“Fair play in action”: Court of Appeal considers the rules of natural justice
5 June 2013
Hill, R(on the application of) v Institute of Chartered Accountants of England and Wales  EWCA Civ 555 – read judgment
The concept of fairness embodied in the different strands of natural justice have to be seen as flexible and as not requiring the courts to lay down over rigid rules, so that where it had been agreed that a tribunal member could be temporarily absent for part of the hearing, there had been no breach of the rules of natural justice.
The appellant chartered accountant had been found guilty of unprofessional conduct by the respondent Institute. He appealed against the Administrative Court’s refusal of his application for judicial review of the Institute’s decision ( EWHC 1731 (QB)). He maintained that there had been a breach of natural justice in the proceedings because one of the tribunal members had missed a large part of the hearing, and that all proceedings of that tribunal after one of its members left were therefore a nullity, including the decision of the tribunal that the charge was proved. Mr Hill contended in particular that the breach of natural justice that “he who decides must hear” had been so grave that the tribunal had acted without jurisdiction, and acting without jurisdiction could not be consented to, and that any consent had to be from the appellant personally.
The appeal was dismissed.
Reasoning behind the judgment
Under the bye-laws governing the proceedings of the Institute, express power is given to a tribunal to carry on as a tribunal of a lesser number if one member is “unable to continue… to attend”. This power is given so that, if a member cannot continue at all, the tribunal itself can continue rather than reconstitute itself and start all over again. Longmore LJ pointed out that it would be “surprising” if there were no power at all for a disciplinary tribunal (with its relatively informal procedures) to permit one member to depart and return if all parties agreed. That would introduce a degree of rigidity into the proceedings which would be undesirable.
When one is dealing with bye-laws and regulations of professional disciplinary bodies one cannot expect every contingency to be foreseen and provided for. The right question to ask of any procedure adopted should therefore be not whether it is permitted but whether it is prohibited (Virdi v Law Society  EWCA Civ 100). In the instant case, the procedure adopted was not prohibited.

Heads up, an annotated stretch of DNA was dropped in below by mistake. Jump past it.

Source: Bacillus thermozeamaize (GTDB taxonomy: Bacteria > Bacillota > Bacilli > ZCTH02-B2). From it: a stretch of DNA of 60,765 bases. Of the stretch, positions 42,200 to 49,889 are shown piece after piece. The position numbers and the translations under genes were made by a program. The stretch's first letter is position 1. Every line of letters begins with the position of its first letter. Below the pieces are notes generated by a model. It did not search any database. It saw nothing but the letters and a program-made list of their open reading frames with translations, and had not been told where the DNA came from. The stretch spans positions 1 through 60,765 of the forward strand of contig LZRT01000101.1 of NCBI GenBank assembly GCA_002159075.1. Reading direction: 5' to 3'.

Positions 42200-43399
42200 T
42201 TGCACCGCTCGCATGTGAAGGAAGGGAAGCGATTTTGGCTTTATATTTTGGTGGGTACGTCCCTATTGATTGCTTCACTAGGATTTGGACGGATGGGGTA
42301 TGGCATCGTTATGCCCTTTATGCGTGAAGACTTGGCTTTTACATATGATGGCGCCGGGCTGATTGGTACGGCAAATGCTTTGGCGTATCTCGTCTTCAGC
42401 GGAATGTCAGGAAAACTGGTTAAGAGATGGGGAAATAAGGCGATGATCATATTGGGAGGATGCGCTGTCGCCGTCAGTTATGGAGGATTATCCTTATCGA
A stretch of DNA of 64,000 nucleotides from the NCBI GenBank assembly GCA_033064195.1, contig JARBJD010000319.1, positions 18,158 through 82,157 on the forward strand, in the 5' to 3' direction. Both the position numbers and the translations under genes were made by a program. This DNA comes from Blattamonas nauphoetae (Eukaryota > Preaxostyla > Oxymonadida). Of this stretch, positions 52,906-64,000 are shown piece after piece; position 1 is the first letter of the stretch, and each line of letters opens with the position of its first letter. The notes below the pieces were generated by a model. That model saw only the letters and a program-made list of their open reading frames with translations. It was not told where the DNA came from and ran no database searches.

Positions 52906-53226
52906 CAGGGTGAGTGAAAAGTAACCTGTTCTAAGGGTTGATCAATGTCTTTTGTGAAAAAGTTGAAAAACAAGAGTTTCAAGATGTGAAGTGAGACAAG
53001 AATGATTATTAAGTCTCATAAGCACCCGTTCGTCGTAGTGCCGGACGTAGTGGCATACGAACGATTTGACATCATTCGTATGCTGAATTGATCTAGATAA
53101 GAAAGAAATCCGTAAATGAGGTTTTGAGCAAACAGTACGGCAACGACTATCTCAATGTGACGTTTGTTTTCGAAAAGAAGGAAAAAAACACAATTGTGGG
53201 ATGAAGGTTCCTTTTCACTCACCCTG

Although reading a transcript is normally no substitute for hearing evidence from a live witness given orally, strict adherence to the rules of natural justice should not create insuperable obstacles for professional tribunals in this area. It was not a breach of the rules of natural justice if a defendant or his duly authorised advocate has agreed that a member of a tribunal can be absent for a part of the hearing and that he has read a transcript of the evidence given in his absence and, having read it, return, has continued the hearing and contributed to the decision.
Although it is often said that a decision reached in breach of the rules of natural justice is a nullity, I cannot accept that it would be a decision reached without “jurisdiction” in any relevant sense.
It may well be that the distinction between saying that there was no breach of the rules of natural justice by virtue of the parties’ agreement and saying that there was a breach of the rules of natural justice, but that it was waived, was a “mere matter of words”. (para 31). As Beatson LJ observed in his concurring judgment:
Where a person is offered the opportunity to be heard by a procedure which is fair but declines the offer, it is a distortion of language to regard the making of the decision without hearing him as a breach of natural justice which has been waived.
The most it could be was a breach of the tribunal’s adjudicative jurisdiction, and there was no reason why such a breach could not be agreed to or waived. Further, if there was an agreement to the procedure adopted, it was preferable to say that there had been no breach of natural justice at all.
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